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Peter Thiel, co-founder of PayPal, Palantir Technologies, and Founders Fund, holds hundred dollar bills as he speaks during the Bitcoin 2022 Conference at Miami Beach Convention Center on April 7, 2022 in Miami, Florida. (Photo: Marco Bello/Getty Images)

In America, Democracy Can Simply Be Bought by the Billionaires

Citizens United lets billionaires set the terms of debate.

The Guardian reported this week on the efforts of tech billionaire Peter Thiel to influence U.S. politics. It's an important piece about more than just this election cycle. Thiel's power shows what Citizens United has done to our democracy.

"Since Citizens United, just 12 mega-donors, eight of them billionaires, have paid one dollar out of every 13 spent in federal elections." 

With three weeks to go until Election Day, outside groups have already spent some $1.3 billion to influence the outcome of the midterms. Thiel's nearly $30 million in donations account for only a fraction of that nearly unbelievable total, but he represents a very specific kind of influencer. As my colleague Chisun Lee told the Guardian, "Since Citizens United, just 12 mega-donors, eight of them billionaires, have paid one dollar out of every 13 spent in federal elections." 

Billionaires are sponsoring candidates like prized racehorses. The situation is worrying—exceedingly worrying—but not unprecedented. During the Gilded Age, moneyed corporate interests held incredible sway over our government. Senators who represented the copper-rich state of Montana, for example, were referred to as "representing copper" rather than representing their constituents or the state itself.  Copper magnate William A. Clark bought himself a seat in the Senate by plying the state's legislators—who, at the time, elected U.S. senators—with massive financial gifts. Once Clark's corrupt practices were revealed, his 1889 opponent (also, revealingly, a copper magnate) worked to have him removed from Congress. Clark came back in 1901, defeating—you guessed it—another wealthy mine owner to win a Senate seat.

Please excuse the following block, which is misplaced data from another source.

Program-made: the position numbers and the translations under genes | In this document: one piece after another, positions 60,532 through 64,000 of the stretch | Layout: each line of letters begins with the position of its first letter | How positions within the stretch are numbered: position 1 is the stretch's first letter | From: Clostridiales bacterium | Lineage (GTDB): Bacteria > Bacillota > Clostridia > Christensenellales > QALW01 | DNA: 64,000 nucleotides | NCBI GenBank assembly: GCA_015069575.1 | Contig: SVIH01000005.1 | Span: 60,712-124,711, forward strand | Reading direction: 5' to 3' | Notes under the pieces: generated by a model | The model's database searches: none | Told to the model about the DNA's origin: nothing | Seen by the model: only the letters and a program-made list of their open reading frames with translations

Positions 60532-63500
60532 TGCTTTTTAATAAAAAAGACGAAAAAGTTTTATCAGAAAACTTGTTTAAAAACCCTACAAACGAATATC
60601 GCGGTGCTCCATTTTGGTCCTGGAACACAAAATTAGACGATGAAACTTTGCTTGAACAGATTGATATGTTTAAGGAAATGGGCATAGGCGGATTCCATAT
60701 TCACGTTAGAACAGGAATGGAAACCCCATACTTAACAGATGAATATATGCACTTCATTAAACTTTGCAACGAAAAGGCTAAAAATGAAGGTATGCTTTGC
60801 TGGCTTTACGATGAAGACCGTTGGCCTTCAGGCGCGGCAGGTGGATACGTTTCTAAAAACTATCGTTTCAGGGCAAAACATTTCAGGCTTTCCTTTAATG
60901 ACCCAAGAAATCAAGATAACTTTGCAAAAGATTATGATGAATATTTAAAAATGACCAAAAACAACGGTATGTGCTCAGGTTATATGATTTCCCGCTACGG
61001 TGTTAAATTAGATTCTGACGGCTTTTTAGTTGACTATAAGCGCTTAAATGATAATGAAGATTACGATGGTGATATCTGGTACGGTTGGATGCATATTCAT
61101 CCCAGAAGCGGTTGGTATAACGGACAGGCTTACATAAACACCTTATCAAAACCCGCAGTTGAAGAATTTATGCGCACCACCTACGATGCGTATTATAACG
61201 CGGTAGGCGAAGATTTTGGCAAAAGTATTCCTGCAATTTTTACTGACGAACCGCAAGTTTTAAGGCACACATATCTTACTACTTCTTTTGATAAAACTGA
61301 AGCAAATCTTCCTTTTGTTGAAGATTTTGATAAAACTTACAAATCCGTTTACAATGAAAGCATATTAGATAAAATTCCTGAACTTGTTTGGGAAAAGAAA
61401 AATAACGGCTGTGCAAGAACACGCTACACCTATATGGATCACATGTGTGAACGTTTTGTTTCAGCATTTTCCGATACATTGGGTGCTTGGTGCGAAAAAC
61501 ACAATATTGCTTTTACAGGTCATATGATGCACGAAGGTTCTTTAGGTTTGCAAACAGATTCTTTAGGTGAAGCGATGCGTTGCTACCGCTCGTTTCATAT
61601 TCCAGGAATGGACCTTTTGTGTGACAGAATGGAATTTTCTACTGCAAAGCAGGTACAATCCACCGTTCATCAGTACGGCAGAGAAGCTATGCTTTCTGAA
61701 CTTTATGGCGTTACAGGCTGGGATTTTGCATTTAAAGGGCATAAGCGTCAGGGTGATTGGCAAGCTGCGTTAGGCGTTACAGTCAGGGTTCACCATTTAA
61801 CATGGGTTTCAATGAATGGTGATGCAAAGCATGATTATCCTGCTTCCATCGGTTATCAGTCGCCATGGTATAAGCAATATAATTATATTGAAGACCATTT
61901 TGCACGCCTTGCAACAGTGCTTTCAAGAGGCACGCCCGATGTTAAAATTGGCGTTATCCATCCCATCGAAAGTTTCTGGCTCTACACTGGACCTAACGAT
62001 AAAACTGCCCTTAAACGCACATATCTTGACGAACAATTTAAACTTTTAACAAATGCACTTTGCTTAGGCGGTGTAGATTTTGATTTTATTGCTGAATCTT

The citizens of Montana finally took their government back in 1912, enacting a law that barred corporations from intervening financially in elections. That law stood for a century, until the Supreme Court struck it down as inconsistent with Citizens United, decided in 2010.

Shortly after the Citizens United ruling, President Obama asked Americans to "imagine the power this will give special interests over politicians."

We don't have to imagine any more—we're living it. Thiel is a particularly alarming example. Through massive donations to super PACs, which Citizens United brought to the fore, he's using his riches to force his fringe views into mainstream political discourse. He's supporting candidates who spread the false claim that fraud decided the 2020 election. And his money doesn't just force a certain type of candidate into the public eye—it also silences Thiel's ideological opponents. By working to defeat the 10 Republicans who voted to impeach Donald Trump, for example, Thiel has deterred others from speaking out against the former president. Few politicians can afford to ignore Thiel and the threat his money holds.

We don't have to continue down this road. Many groups, including the Brennan Center, have proposed legislation to limit billionaires' influence over our elections without running afoul of Citizens United. We don't need a billionaire's approval. Like the people of Montana did in 1912, we can exercise the power we have as citizens and take back our government. 

© 2021 Brennan Center for Justice

Michael Waldman

Michael Waldman is President of the Brennan Center for Justice at NYU School of Law, a nonpartisan law and policy institute that focuses on improving the systems of democracy and justice.

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